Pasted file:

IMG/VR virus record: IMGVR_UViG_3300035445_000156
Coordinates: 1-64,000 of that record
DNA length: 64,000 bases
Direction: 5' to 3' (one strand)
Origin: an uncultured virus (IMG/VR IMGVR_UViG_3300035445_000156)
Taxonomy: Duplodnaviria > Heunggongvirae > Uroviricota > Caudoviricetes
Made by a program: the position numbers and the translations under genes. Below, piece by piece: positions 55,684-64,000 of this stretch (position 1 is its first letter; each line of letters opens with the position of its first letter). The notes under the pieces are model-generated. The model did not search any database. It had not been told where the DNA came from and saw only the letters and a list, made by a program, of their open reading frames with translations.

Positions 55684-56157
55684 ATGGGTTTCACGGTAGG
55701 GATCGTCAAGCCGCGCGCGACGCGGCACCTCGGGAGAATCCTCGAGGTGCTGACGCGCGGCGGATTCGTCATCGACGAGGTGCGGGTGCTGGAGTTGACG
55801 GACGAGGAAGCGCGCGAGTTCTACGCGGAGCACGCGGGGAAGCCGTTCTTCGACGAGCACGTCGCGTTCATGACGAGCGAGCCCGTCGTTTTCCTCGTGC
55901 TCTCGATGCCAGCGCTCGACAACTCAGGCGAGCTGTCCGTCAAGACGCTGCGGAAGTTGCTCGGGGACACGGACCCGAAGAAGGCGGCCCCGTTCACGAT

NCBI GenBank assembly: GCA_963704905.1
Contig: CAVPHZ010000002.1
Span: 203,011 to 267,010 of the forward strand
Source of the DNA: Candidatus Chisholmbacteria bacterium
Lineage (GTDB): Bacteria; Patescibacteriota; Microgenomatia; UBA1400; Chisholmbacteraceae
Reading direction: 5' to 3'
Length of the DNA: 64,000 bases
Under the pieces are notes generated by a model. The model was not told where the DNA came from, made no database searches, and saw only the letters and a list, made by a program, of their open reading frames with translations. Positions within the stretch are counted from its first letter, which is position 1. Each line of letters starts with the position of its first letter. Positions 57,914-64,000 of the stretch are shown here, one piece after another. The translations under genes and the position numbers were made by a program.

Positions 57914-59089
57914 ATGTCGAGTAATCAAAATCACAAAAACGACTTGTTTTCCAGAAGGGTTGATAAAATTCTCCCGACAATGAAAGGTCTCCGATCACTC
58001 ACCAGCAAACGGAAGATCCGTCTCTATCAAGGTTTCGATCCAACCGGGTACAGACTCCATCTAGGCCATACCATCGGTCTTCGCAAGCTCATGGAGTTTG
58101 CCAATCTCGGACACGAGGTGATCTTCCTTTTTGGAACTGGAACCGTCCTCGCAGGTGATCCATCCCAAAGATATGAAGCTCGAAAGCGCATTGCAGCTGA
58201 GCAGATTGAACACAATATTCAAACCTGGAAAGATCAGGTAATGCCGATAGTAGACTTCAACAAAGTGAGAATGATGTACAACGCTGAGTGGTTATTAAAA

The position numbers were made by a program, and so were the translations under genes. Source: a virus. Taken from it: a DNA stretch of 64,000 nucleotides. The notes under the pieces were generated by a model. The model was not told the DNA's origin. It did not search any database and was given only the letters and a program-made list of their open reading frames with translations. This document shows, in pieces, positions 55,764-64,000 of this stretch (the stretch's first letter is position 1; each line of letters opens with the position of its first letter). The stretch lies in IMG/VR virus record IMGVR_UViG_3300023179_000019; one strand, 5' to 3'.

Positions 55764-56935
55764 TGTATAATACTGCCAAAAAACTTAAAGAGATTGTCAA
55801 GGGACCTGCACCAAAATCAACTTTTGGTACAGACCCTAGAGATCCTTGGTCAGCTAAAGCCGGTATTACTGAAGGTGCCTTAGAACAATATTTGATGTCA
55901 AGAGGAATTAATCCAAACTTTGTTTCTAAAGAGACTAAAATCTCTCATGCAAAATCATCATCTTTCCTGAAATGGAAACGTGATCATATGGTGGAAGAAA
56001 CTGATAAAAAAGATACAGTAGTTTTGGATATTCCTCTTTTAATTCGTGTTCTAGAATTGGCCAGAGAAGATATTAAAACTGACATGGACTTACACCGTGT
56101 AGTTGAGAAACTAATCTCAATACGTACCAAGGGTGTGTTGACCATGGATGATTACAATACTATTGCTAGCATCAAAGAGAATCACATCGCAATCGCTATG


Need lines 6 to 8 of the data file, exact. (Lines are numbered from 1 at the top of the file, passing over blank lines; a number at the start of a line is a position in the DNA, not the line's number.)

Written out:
Taxonomy: Duplodnaviria > Heunggongvirae > Uroviricota > Caudoviricetes
Made by a program: the position numbers and the translations under genes. Below, piece by piece: positions 55,684-64,000 of this stretch (position 1 is its first letter; each line of letters opens with the position of its first letter). The notes under the pieces are model-generated. The model did not search any database. It had not been told where the DNA came from and saw only the letters and a list, made by a program, of their open reading frames with translations.

Positions 55684-56157